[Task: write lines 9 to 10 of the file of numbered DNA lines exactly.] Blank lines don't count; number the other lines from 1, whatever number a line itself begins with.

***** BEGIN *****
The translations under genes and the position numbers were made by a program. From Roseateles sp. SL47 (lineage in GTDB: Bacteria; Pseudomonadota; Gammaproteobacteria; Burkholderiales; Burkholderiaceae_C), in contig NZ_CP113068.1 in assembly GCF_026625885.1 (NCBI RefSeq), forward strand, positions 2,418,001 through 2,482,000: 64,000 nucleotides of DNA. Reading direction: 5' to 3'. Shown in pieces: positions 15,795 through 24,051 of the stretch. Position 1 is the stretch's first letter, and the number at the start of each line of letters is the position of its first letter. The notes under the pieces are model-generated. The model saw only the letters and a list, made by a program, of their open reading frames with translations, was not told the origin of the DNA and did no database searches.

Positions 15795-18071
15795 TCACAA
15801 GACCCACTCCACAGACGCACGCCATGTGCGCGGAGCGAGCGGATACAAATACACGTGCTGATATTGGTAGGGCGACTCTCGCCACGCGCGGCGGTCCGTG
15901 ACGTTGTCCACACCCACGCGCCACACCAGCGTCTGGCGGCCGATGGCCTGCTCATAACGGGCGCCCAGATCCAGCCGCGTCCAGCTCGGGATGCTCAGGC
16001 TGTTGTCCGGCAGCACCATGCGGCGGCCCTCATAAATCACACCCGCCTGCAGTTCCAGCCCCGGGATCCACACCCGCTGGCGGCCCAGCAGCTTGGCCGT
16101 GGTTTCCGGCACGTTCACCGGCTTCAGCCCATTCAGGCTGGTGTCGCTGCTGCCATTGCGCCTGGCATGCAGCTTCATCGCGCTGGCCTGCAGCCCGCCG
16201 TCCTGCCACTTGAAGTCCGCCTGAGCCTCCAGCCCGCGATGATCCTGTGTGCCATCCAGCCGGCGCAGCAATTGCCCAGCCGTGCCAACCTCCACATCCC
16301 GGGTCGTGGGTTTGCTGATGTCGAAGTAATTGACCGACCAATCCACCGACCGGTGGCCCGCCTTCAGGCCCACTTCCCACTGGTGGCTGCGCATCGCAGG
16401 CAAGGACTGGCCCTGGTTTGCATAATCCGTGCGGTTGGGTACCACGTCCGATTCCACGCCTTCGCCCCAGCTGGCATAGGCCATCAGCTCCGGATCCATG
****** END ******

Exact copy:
16301 GGGTCGTGGGTTTGCTGATGTCGAAGTAATTGACCGACCAATCCACCGACCGGTGGCCCGCCTTCAGGCCCACTTCCCACTGGTGGCTGCGCATCGCAGG
16401 CAAGGACTGGCCCTGGTTTGCATAATCCGTGCGGTTGGGTACCACGTCCGATTCCACGCCTTCGCCCCAGCTGGCATAGGCCATCAGCTCCGGATCCATG